Cash management terminology can sometimes feel confusing. Here are some of the most common terms used in this area of banking and business financial management.
ACH – stands for Automated Clearing House, a network run by Nacha (National Automated Clearing House Association). Since the 1970s, the ACH network has electronically moved money between bank accounts across the United States. ACH transactions can help organizations improve cash flow, streamline payments, and transfer funds between accounts.
ACH Debit – funds moving through the ACH system that are pulled out of an account.
ACH Positive Pay – automated cash management tool to help detect suspicious transactions, prevent fraud, and reduce financial loss. The business defines rules to monitor and manage ACH debits and credits posting to its accounts.
Business or Commercial Credit Cards – credit cards issued to employees of established companies that let them charge authorized business expense such as hotel stays and plane tickets without having to use a personal card or cash. A corporate card can help streamline expense reporting. The business can set controls for spending limits, location, type of merchant, or even specific merchants.
Cash Concentration – banking solution that allows an organization to centralize funds from multiple accounts into a single account for the potential to increase investment and/or reduce a need to borrow funds.
Cash Management – the process of managing operations or business activities, financial investments, and financing activities. Larger companies may have a department dedicated full-time to the function of cash management. Within the financial industry, cash management includes specialized services to help organizations manage and optimize cash flows.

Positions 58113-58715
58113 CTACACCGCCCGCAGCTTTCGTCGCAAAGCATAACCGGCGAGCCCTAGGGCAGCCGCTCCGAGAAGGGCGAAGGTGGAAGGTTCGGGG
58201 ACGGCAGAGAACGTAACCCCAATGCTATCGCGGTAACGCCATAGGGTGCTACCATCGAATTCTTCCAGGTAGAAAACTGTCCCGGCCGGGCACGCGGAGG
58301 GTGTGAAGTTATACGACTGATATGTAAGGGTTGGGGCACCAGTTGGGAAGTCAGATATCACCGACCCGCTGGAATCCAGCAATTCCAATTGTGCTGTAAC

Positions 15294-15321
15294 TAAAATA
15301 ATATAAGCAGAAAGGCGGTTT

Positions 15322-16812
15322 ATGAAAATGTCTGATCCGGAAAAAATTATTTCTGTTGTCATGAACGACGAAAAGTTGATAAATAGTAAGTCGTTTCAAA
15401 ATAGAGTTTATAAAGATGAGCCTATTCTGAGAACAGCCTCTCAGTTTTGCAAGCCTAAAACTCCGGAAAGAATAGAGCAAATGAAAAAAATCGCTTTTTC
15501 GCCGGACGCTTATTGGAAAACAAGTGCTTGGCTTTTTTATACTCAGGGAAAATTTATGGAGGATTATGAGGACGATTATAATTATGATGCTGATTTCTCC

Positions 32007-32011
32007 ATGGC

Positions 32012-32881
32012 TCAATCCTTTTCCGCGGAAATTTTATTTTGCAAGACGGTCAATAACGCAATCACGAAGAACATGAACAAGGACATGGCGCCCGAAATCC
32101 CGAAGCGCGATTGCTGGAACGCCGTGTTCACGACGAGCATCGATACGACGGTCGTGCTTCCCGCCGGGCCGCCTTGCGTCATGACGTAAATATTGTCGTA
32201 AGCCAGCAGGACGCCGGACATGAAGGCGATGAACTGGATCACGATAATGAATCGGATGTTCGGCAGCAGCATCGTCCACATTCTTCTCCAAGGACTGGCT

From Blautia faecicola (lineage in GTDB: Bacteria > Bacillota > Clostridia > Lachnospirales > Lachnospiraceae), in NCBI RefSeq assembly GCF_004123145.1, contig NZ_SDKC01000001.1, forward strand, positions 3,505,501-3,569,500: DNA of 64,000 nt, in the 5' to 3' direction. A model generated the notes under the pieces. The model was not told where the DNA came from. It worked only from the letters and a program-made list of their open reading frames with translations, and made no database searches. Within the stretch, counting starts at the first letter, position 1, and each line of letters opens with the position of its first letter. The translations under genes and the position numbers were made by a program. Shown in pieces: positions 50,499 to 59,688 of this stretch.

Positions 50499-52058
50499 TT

Certificate of Deposit (CD) – time deposit account with a minimum deposit, specified maturity date, and guaranteed interest rate for the full term of the instrument. Funds are subject to penalty for early withdrawal.
Check Positive Pay – automated tool that can help prevent fraud by helping the business detect suspicious transactions and reduce financial loss. Criteria such as the account number, check number, and dollar amount of each check presented on an account are matched against a list of checks previously authorized and issued by your business.
Direct Deposit – deposit payments from a business or government to a consumer. Direct Deposits move through the ACH network and include payroll, employee expense reimbursements, government benefits, tax refunds, and interest payments.
Documentary Collections – global trade solution where the customer’s bank forwards documents and payment instructions to another financial institution on behalf of the customer.
Escrow Management Services – allows for streamlined operations of escrow accounts by maintaining one Master Account and sub-accounts for clients or tenants.
FDIC (Federal Deposit Insurance Corporation) – independent agency created by Congress to maintain stability and public confidence in the nation's financial system. To accomplish this mission, the FDIC insures deposits; examines and supervises financial institutions for safety, soundness, and consumer protection; makes large and complex financial institutions resolvable; and manages receiverships.
FDIC Insurance – protects bank depositors against the loss of their insured deposits in the event an FDIC-insured bank or savings association fails. FDIC insurance is backed by the full faith and credit of the United States government. FDIC deposit insurance only covers certain deposit products, such as checking and savings accounts, money market deposit accounts (MMDAs), and certificates of deposit (CDs).